Editorials

EDITORIAL

These lawyers don’t get paid enough; at least pay them on time

Victoria Bonilla, a bar advocate, works long hours for a fraction of what she could earn in private practice.

Globe photo/File 2005

Victoria Bonilla, a bar advocate, works long hours for a fraction of what she could earn in private practice.

A BUNCH OF LAWYERS complaining about not getting paid promptly ordinarily wouldn’t generate a whole lot of public sympathy. But the way the state treats Victoria Bonilla and about 3,000 other attorneys like her is practically criminal.

For nearly a quarter century, Bonilla has carved out time from her practice to act as a bar advocate — a private lawyer appointed by the state to represent the indigent in Massachusetts’ courts. The work is “demanding,” she says, but hugely gratifying. It’s also far from lucrative. She earns $50 or $60 an hour, depending on whether a case is heard in district or superior court, but there’s a limit of eight billable hours a day, even when she logs 10 or 12. If it takes all morning for a docket number to be called, too bad — the state won’t pay for more than an hour of waiting. Hours spent traveling don’t count either, and if she needs legal secretarial assistance, it comes out of her own pocket.

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Bonilla and other bar advocates say they accept those restrictions (and more). After all, no one forces them to take on the cases of men, women, and children in desperate straits. They shouldn’t, however, have to put up with what has become an annual fabricated crisis on Beacon Hill. As the fiscal year nears its end on June 30, the state invariably runs out of money to pay for services bar advocates already have rendered, forcing them to go weeks without compensation. After a series of unnecessary procedural delays, Governor Charlie Baker late last month signed off on supplemental funding to replenish the budget. The money, about $14.2 million, was dispersed through the Committee for Public Counsel Services, a state agency charged with overseeing bar advocates, as well as a smaller number of underpaid public defenders who are on staff. Bonilla only recently received her tardy check — $2,664 that covered late April through June. Other bar advocates, many of whom were waiting for much more, also just got paid. “We still have mortgages,” says Bonilla. “Life goes on. It becomes an issue.”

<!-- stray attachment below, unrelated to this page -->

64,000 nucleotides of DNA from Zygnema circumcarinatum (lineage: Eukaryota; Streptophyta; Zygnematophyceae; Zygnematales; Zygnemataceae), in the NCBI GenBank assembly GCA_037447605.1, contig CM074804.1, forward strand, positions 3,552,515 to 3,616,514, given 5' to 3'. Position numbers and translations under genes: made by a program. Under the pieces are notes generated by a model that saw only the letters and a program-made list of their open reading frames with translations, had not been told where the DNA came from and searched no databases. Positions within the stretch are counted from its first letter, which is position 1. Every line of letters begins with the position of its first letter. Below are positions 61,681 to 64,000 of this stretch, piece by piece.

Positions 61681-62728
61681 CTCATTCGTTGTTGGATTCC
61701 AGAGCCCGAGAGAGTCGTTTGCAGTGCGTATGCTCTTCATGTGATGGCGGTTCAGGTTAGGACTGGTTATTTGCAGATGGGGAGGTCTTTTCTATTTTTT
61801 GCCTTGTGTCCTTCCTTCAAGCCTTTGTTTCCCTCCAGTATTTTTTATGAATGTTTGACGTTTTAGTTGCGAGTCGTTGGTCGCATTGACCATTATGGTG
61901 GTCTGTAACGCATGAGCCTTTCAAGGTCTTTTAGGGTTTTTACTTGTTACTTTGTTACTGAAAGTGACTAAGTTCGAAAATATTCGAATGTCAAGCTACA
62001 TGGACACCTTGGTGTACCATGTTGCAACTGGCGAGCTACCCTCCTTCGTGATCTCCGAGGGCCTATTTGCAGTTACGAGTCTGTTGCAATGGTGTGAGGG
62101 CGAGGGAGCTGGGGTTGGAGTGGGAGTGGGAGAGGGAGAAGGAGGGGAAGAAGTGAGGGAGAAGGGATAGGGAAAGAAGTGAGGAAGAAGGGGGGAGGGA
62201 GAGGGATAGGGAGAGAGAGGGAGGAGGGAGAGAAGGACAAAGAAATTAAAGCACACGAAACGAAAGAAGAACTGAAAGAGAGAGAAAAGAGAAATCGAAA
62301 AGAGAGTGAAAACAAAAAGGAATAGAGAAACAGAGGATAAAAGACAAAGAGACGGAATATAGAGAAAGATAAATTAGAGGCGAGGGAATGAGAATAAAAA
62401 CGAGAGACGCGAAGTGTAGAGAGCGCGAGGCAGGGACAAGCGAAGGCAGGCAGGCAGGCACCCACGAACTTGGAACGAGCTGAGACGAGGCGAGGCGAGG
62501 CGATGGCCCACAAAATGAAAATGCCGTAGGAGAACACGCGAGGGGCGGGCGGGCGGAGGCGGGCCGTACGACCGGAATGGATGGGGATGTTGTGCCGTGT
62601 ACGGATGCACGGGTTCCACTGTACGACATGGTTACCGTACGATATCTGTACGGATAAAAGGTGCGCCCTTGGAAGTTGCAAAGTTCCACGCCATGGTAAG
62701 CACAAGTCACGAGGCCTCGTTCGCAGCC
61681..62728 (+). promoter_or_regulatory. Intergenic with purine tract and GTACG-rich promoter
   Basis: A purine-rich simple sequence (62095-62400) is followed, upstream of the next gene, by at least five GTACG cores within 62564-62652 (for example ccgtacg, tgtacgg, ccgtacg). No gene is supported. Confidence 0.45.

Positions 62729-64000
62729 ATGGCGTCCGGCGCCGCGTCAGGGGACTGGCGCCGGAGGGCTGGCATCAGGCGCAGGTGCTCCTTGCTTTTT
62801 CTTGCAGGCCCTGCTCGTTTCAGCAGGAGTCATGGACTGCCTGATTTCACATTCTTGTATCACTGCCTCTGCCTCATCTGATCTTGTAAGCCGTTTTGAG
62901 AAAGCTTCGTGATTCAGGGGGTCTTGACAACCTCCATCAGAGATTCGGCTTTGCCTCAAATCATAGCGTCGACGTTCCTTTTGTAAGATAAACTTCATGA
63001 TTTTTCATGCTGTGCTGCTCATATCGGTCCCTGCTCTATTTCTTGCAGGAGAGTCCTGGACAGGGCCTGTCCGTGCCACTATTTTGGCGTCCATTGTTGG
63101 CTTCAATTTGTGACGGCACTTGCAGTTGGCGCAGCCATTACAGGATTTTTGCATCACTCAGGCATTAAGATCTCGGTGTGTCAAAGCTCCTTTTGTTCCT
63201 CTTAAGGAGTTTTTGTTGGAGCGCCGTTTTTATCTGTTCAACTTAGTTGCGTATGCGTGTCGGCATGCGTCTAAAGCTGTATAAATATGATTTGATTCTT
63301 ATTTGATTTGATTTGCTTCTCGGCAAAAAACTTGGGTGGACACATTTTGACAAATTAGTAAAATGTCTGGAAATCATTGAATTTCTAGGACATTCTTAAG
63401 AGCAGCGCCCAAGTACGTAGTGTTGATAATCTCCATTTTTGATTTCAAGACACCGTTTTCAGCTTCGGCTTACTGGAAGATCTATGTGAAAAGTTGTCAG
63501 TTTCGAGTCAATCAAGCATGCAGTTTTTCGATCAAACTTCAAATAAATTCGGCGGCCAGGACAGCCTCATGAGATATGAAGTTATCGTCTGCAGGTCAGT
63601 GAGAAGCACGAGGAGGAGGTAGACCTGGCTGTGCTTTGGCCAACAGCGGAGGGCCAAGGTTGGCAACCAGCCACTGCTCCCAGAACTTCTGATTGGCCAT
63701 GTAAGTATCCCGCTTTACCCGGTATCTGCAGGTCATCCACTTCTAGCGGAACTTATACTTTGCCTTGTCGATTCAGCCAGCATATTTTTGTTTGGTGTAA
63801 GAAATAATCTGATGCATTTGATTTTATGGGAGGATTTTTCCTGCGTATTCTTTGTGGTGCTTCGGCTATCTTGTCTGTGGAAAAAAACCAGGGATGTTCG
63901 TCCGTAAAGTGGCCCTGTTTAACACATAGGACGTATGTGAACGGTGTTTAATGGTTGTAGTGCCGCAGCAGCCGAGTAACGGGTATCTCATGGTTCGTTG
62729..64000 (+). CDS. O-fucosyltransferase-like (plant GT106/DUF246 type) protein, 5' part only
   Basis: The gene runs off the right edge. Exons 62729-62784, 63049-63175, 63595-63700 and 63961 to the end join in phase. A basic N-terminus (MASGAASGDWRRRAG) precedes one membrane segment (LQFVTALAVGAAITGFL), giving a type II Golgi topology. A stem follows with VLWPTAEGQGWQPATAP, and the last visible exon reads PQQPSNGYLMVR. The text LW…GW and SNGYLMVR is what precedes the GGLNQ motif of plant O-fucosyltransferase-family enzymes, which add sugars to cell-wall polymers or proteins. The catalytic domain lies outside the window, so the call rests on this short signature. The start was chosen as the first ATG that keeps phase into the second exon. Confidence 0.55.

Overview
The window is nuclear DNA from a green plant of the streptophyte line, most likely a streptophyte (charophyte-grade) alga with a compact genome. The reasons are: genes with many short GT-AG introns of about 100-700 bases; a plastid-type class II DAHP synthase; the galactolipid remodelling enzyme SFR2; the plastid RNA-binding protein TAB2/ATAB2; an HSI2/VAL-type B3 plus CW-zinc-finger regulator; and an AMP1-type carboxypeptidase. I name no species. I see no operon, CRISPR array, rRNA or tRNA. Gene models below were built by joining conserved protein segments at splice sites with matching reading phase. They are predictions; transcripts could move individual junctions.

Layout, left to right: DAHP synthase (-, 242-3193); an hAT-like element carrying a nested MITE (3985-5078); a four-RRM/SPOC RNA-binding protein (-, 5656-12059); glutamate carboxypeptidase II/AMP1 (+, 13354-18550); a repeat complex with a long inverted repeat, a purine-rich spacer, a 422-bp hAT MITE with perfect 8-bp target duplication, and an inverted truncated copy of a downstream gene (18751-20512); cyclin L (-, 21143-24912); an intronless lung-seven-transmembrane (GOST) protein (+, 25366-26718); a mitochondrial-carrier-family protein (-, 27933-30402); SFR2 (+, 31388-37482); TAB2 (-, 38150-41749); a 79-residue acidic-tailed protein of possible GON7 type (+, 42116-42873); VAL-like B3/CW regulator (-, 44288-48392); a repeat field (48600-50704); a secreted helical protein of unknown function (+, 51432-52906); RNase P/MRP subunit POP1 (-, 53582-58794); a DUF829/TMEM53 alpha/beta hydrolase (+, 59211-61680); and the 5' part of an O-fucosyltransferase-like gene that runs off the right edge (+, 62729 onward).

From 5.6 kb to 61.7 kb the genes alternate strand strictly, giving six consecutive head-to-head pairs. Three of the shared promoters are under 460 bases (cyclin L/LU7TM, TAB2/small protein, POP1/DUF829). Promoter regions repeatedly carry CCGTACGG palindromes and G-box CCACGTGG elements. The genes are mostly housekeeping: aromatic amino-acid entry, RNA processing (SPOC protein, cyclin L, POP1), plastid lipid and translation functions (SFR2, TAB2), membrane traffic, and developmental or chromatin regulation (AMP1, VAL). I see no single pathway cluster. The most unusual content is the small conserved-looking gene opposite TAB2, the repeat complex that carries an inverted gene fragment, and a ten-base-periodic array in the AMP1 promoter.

In an e-mail after the supplemental budget was approved, the committee told the attorneys it understood the “frustration and concern this delay has caused for many of you.” But empathy doesn’t count for anything on a credit card statement. The state owes it to bar advocates to more accurately estimate how much money will be needed to run the program annually, instead of knowingly underfunding it year after year. Beyond that, the Committee for Public Counsel Services ought to be able to anticipate when a shortfall might be looming, long before it’s a fiscal emergency. Baker says a $30 million supplemental budget already has been filed for the current fiscal year to ensure that attorneys receive timely payments. That’s encouraging, but the measure requires approval by the Legislature when it convenes for a new session in 2017, so don’t bank on it yet.

Understandably, some lawyers long ago grew frustrated with the state’s payment system and opted out of taking on cases as bar advocates. Fortunately, there are many others who continue to represent people — guilty and innocent — who can’t afford to hire someone to stand up for them in front of a judge. Bar advocates perform an important and often thankless service. They help uphold basic constitutional rights. The state shouldn’t make it any more difficult for them to do so.

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